We’re now well more than halfway through 2015, and it’s time to look at what trends have shaped the Information Technology industry so far this year, and what to expect leading into 2016.
- THE INTERNET OF THINGS. Still a big buzz term, the IoT refers to connected devices, of which there are over 25 billion in 2015, and Cisco predicts will double to 50 billion by 2020. With the extension of networking onto so many devices, the biggest concern going forward will be security. This isn’t just tablets and mobile phones we’re talking about – as Forbes describes, picture your car sending a text letting your friends know you’ll be late for dinner. Think your alarm clock automatically sending a signal to your coffee machine to start brewing. The potential of the Internet of Things is nearly limitless.
- BIG (REALLY BIG DATA). It’s the customized recommendations from Amazon, Netflix, and Google. It is using credit ratings for lending decisions, analytics, and processes.
- THE FORECAST IS CLOUDY. The IDG Enterprise Cloud Computing Study found that 69% of firms participating had at least something in the cloud, up 8% from 2013. Services like Amazon Web Services, Google Cloud, and Cloudera are making cloud services widely available to the consumer.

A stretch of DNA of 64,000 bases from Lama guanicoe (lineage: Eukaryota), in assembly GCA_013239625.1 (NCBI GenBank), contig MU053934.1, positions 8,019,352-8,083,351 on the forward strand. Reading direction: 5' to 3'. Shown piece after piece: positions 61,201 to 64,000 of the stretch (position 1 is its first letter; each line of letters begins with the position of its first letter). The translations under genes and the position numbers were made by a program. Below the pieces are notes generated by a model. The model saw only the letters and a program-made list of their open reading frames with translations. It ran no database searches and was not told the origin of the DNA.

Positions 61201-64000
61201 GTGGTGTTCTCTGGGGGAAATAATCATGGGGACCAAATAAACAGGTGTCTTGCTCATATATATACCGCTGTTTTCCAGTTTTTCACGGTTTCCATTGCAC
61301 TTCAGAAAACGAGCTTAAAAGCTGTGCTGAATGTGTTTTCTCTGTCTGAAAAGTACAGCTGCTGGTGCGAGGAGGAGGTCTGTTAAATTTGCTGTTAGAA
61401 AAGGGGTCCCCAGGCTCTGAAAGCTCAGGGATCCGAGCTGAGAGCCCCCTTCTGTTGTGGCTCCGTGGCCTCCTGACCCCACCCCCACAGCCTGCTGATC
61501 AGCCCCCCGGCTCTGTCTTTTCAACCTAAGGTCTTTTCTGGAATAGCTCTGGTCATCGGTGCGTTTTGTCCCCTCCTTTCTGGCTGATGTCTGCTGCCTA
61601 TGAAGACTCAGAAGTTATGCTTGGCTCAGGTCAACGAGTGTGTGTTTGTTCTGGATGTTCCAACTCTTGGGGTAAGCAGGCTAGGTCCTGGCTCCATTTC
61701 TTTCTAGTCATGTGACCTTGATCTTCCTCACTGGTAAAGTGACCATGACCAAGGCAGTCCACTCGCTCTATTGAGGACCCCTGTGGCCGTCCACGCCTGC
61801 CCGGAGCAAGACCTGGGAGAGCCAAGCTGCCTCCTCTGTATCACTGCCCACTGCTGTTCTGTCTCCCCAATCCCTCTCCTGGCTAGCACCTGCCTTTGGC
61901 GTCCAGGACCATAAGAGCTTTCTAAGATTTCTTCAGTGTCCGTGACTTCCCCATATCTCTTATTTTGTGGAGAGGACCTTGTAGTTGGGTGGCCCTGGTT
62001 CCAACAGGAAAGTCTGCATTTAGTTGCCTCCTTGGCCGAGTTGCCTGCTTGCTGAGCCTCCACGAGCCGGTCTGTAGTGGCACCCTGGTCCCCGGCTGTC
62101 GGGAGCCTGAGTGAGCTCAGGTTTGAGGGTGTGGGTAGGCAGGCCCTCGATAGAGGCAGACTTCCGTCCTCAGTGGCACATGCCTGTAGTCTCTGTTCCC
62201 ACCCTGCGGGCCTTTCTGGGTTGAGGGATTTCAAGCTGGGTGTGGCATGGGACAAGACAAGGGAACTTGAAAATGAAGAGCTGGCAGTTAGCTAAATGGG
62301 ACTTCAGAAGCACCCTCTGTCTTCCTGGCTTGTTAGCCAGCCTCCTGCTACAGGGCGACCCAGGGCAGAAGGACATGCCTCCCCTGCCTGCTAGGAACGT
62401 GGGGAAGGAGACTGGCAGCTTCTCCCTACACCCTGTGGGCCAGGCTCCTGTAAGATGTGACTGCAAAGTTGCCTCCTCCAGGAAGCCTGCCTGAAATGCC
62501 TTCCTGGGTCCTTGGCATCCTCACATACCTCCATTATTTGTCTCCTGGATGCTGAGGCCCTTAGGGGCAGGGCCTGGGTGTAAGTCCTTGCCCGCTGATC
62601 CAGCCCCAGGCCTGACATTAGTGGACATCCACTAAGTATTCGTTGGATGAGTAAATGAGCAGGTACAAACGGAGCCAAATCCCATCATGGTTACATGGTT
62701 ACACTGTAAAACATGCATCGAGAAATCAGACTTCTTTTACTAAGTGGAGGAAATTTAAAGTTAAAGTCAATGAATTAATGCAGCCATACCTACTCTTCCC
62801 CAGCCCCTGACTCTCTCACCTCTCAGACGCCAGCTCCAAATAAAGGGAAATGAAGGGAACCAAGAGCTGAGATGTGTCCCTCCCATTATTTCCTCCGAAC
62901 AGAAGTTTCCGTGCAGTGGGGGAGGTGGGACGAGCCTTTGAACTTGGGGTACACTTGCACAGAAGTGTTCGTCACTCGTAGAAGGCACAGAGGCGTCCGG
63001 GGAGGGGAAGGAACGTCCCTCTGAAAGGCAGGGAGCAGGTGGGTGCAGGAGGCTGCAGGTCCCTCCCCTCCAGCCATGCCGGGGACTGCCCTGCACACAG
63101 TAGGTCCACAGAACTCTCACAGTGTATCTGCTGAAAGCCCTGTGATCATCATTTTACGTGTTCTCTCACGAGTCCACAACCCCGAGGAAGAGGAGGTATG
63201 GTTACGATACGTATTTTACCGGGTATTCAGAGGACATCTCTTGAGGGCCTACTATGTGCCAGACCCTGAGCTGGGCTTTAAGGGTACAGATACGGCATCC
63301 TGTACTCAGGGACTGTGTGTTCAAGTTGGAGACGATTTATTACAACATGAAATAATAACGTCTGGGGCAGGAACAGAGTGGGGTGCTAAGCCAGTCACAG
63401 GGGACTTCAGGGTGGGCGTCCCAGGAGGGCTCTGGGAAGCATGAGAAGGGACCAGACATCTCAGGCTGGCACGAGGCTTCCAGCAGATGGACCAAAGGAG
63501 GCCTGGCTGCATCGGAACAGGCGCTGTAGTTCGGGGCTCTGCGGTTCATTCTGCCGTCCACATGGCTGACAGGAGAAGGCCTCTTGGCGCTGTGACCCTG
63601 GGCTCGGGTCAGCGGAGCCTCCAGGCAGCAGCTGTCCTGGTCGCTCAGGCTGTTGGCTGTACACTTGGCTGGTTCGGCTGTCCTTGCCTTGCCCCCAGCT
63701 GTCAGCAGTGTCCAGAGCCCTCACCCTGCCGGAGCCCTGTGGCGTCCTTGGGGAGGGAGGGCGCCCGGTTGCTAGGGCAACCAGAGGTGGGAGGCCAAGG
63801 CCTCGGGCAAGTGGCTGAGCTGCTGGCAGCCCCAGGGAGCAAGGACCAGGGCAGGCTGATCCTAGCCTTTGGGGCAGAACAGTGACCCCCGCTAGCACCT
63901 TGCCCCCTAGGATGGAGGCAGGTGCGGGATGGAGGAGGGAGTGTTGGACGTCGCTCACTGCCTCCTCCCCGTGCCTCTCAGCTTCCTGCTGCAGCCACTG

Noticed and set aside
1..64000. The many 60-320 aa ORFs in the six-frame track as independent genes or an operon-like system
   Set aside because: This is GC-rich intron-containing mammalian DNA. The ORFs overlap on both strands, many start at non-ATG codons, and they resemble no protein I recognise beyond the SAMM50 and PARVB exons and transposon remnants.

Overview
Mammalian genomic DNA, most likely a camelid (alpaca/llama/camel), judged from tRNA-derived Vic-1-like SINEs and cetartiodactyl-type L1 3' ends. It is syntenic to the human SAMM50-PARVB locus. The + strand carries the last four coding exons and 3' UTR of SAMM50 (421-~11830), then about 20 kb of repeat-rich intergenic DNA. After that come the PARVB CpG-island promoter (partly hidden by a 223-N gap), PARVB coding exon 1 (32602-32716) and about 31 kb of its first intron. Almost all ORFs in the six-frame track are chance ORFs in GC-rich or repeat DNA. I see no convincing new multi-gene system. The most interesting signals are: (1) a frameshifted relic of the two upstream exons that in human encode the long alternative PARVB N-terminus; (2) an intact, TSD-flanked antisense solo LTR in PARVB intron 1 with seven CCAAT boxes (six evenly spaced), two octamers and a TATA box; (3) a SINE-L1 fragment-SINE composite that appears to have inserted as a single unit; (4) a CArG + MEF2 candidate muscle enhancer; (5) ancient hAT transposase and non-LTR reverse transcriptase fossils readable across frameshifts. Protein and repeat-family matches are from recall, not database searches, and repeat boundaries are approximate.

- NOTHING IS BIGGER THAN CYBERSECURITY. The Internet Systems Security Association (ISSA) identified the need for an internationally accepted framework that would define the cyber security career for individuals in the profession. To attract new entrants and so that pros can advance in their career, ISSA has developed the Cybersecurity Career Lifecycle (CSCL). This pro-active approach to industry development could go a long way to help fill the estimated 300,000 to 1,000,000, and rising, currently vacant global cyber security positions.
- ARE YOU IT CERTIFIED? According to a CompTIA study, 66% of tech companies in 2015 valued certifications over a degree in their hiring decisions, up over 20% from just three years ago. More and more tech companies will not consider a resume if it doesn’t include certifications that validate the candidate’s skills, from vendors such as Microsoft, Cisco, and CompTIA.